The Tjelsund Bridge was opened on 22 October 1967.[11] The construction of an airport for Harstad and Narvik was discussed in Parliament in June 1970. First a large majority voted down a proposal to build regional airport for each town, followed by a unanimous decision to build a primary airport at Evenes. Construction started in the fall of 1971 and the airport opened 30 June 1973, with a 1,600-meter (5,200 ft) runway.[10] SAS was granted the right to fly to Oslo, while Braathens SAFE was allowed to fly a route via Kristiansund, Molde and Ålesund to Bergen and Stavanger, as well as to Bodø and Tromsø.[12] Narvik Airport, Framnes opened on 1 October 1975,[3] and Widerøe started operating from Narvik to Evenes.[13] Norving started a route from Harstad/Narvik to Luleå, Sweden and Rovaniemi, Finland, in 1984, using the Dornier Do 228. This required the establishment of a border control at Evenes, which Norving had to pay for.[14]

The air force started looking at Evenes as a potential air station after the airport opened. Military funding was allocated, allowing the runway to be extended to 2,760 meters (9,060 ft) plus overrun and a taxiway, as well as parking for fighter aircraft, heavy transport aircraft and maintenance facilities.[15] The extended runway was completed in 1977.[16] Construction of the initial auxiliary facilities started in 1978 and was concluded in 1985. Evenes Air Station became operative in January 1986. Construction continued with barracks, which were completed in 1991, aircraft shelters, administrative offices and storage facilities, which were concluded in 1995.[15] No military aircraft have been permanently stationed at Evenes.[17]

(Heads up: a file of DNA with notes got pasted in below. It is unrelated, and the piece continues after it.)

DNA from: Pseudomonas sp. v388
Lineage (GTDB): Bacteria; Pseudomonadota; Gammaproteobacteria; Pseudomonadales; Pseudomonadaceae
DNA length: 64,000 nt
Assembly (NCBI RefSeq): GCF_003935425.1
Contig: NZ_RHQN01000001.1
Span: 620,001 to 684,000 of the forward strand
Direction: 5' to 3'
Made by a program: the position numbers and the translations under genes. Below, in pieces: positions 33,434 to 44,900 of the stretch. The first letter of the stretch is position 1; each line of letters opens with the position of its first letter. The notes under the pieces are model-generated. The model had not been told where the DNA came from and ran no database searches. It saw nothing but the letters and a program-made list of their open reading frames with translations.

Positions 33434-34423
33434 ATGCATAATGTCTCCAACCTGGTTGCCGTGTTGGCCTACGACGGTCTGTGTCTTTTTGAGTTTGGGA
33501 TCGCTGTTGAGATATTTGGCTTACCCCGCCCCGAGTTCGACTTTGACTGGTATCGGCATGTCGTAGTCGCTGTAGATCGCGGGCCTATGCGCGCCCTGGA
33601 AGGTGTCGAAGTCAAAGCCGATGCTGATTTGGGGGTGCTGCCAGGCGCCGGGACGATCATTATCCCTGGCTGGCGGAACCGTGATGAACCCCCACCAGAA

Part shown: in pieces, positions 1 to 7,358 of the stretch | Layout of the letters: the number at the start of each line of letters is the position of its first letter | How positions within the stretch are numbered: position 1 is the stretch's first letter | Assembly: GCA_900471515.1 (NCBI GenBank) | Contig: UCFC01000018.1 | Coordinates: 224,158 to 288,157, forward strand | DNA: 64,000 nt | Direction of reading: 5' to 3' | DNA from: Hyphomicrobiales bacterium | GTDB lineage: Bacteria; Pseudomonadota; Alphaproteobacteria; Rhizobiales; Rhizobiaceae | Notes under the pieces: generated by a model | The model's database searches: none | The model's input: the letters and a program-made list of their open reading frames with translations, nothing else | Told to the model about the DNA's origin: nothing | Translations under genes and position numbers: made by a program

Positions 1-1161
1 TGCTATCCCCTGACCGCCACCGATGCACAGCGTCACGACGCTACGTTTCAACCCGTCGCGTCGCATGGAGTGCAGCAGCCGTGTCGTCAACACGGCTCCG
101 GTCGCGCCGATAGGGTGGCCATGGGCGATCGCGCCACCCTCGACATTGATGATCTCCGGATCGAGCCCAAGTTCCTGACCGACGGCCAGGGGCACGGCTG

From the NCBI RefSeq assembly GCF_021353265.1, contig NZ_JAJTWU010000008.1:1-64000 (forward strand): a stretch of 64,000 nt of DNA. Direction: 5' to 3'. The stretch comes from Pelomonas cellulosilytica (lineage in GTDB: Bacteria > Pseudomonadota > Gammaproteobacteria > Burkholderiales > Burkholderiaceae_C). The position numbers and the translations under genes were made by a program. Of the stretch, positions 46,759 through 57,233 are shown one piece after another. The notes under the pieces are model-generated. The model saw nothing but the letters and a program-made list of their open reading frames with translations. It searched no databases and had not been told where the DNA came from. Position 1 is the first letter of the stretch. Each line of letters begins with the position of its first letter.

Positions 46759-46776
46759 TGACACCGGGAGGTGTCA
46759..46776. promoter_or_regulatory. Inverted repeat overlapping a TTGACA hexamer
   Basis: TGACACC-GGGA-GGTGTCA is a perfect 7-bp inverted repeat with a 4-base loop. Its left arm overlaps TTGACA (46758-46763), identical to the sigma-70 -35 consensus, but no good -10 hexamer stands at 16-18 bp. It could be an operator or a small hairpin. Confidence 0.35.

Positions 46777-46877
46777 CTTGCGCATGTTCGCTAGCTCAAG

Operational history[edit]

Nordtrafikk started an airport coach service from Sortland in 1990. Estimates showed that it captured 4,300 annual passengers which otherwise would have used Stokmarknes Airport, Skagen.[18] SAS reorganized its operations in Northern Norway from 1990 and Harstad/Narvik became one of four airports to receive direct services to Oslo. Previously these sometimes made intermediate stops at Trondheim. Services to Bodø, Tromsø and Trondheim were transferred to the newly established SAS Commuter.[19] The airline market in Norway was deregulated on 1 April 1994. The same day Braathens SAFE started two daily services from Evenes to Oslo.[20] However, the airline terminated its direct service to Bergen, instead making passengers transfer at Trondheim Airport, Værnes.[21] At the same time Widerøe's route Andenes–Harstad/Narvik–Narvik–Bodø terminated its stops at Harstad/Narvik.[22] Kato Air was established in 1995 with Evenes as its base, initially offering general aviation services.[23] Weekly flights with fresh fish to Japan started in the mid-1990s.[24]

Kato Air started flights from Harstad/Narvik to Bodø and Tromsø on 1 January 1999, but the route failed to attract sufficient patronage and was terminated before the end of the year.[25] After the 2001 purchase of Braathens by SAS Group, the latter terminated its flights to Harstad/Narvik from 2 April 2002.[26] Flights to Oslo were taken over by Braathens, while SAS Commuter's flights to Tromsø, Bodø and Trondheim were taken over by Widerøe.[27] Norwegian Air Shuttle started flights to Harstad/Narvik from Oslo on 5 May 2003.[28] SAS and Braathens merged in 2004, creating SAS Braathens.[29] The Lofoten Fixed Link opened on 1 December 2007, abolishing the need for a ferry between the airport and Lofoten.[30] The driving distance to Svolvær—typically regarded as the starting point for the Lofoten archipelago—was reduced to 160 kilometers (99 mi) and two and a half hours. Subsequently the airport started marketing itself internationally as Lofoten International Airport.[31] The initiative was welcomed by the tourist industry in Lofoten and Vesterålen, as Evenes is the only primary airport serving the area. Local politicians in Lofoten opposed the name, stating that it threatened the regional Leknes Airport and Svolvær Airport, Helle.[32]